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Wrench in the Plan

Since Ben's seizures started last spring, it really has been a long and painful process. Always taking Ben's health for granted, I had no knowledge of seizures or their effect on someone. Ben had been making tremendous progress with his gross motor skills. There is a definite difference since the seizures began and medication started. He seems less motivated to walk holding our hands, use his walker or even try to stand. It could be the medicine makes him sleepy or unmotivated. It is hard to tell.

Although we have tried a few different medicines in differing doses, Ben continues to fall forward. This unexpected falling puts a wrench in how Ben spends his day. At school, he can fall out of his walker or while sitting in a chair, hitting his head on the table in front of him. At home, while crawling around, Ben can lose control and hit the floor with his face. He has no control when it happens and cannot put out his hands to stop. When riding his new tryke a few weeks ago, he fell forward at least 30 times banging his face on the metal bar each time. In the last few months, bumps and bruises are continuously on his face. His teacher calls me often to make me aware of accidents at school.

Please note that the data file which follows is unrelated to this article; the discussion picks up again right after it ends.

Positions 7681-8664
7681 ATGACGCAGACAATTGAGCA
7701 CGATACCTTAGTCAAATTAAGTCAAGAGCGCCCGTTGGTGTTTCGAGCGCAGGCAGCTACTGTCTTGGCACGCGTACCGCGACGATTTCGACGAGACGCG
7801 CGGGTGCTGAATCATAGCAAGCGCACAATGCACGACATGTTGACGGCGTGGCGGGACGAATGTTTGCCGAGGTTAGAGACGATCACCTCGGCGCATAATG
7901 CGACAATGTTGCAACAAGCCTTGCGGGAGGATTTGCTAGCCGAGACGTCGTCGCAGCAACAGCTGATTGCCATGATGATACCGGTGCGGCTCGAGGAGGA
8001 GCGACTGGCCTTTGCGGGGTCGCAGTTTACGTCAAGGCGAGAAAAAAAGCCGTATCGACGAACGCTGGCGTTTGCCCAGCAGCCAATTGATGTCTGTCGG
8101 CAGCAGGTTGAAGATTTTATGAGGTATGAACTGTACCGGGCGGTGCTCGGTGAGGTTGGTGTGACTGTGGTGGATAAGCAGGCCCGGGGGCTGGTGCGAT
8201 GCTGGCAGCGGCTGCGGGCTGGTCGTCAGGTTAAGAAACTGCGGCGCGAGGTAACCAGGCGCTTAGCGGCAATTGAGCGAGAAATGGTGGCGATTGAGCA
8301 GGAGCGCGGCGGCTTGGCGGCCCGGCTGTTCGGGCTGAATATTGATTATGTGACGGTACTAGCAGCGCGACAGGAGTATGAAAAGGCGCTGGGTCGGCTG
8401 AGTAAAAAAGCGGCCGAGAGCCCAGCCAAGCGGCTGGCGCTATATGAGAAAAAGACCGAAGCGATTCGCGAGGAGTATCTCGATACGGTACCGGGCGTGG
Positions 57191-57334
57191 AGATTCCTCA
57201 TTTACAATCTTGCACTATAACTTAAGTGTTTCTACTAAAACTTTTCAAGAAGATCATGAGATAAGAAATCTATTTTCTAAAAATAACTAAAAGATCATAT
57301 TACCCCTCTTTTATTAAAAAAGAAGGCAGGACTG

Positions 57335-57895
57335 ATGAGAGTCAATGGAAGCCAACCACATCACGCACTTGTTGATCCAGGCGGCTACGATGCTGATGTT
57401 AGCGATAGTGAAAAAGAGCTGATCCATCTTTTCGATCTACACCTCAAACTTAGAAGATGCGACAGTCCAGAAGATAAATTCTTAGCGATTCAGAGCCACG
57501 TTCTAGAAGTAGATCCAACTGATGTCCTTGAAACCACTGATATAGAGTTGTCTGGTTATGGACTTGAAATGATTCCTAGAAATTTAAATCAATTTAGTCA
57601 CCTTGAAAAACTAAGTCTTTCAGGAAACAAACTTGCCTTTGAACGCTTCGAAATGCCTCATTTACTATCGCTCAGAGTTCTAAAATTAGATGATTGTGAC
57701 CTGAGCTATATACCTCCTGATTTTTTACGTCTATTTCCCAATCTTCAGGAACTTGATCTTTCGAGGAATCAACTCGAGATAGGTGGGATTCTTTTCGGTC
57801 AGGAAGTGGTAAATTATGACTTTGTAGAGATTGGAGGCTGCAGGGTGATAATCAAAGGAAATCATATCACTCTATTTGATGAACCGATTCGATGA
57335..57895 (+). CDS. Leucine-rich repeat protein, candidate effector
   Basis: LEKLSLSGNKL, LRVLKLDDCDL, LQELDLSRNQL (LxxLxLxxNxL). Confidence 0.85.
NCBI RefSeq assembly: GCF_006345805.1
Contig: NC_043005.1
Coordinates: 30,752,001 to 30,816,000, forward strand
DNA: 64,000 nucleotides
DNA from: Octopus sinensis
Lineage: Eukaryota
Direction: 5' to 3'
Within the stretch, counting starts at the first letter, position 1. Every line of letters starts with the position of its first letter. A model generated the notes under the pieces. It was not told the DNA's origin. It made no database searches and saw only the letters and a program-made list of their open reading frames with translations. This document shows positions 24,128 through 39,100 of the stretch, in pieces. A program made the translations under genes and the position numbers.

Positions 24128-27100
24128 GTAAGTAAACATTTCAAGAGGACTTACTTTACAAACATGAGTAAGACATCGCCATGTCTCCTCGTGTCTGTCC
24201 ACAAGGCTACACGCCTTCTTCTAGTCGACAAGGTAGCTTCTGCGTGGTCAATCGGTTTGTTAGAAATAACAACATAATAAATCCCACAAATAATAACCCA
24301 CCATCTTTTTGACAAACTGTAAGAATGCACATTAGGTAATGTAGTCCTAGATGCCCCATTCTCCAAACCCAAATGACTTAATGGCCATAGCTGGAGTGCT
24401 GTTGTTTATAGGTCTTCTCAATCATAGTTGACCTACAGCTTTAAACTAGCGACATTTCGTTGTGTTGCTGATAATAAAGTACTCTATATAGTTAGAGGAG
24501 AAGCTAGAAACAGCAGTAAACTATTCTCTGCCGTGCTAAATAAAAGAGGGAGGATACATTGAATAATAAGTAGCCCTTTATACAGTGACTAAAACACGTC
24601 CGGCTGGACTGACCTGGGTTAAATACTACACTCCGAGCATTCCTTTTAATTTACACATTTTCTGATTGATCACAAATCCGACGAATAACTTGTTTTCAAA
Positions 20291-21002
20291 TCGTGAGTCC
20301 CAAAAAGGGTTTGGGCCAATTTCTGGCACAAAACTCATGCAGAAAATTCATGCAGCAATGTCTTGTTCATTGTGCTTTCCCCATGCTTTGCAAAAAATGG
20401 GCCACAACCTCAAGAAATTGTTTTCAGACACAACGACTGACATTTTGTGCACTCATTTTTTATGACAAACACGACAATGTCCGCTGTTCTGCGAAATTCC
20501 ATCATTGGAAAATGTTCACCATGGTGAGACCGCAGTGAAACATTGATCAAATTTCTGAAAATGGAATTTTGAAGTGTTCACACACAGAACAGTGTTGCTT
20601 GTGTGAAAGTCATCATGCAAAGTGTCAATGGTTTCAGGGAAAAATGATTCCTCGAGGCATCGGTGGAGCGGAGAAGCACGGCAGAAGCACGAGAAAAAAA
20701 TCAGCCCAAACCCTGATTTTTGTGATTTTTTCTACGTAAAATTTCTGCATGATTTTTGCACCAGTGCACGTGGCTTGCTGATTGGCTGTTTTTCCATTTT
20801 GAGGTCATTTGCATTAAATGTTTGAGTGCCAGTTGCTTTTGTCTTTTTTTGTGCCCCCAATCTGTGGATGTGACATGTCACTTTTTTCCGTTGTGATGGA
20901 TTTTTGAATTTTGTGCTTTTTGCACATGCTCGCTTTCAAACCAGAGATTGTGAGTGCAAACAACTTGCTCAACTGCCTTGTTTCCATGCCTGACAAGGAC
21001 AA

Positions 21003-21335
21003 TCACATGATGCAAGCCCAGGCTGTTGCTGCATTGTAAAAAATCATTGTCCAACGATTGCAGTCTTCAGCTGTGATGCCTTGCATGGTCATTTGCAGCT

Because Ben's safety comes first, changes have been made at home and in school. He has more support in the walker at school. We rely on the stroller more at home. The school is now asking if they can use a wheelchair for transitioning from lunch and specials. In many ways his independence has diminished and his motor skill development is at a standstill.

In December Ben is scheduled to have a Video EEG at the hospital. The staff will connect him with sensors that will read brain activity while he is in the hospital room. They can watch his physical actions through the video monitoring and compare brain activity through the EEG. We will be there at least 24 hours, but could be longer if they do not get the information needed. They want to see if the falling forward is indeed seizure activity.

It is easy to forget where Ben was just a year ago, doing so well in his walker and TAOS. Even in the beginning of the summer, he was starting to peddle his tryke on his own. The forward progression has slowed because of the seizures and the way they need to be managed.

I worry that this downward trend is permanent. It makes me very sad and angry. I am not ready to see Ben in a wheelchair full time. I think that is giving up on him. Perhaps, in time, I will see it as his best option for mobility. But I am not there yet.


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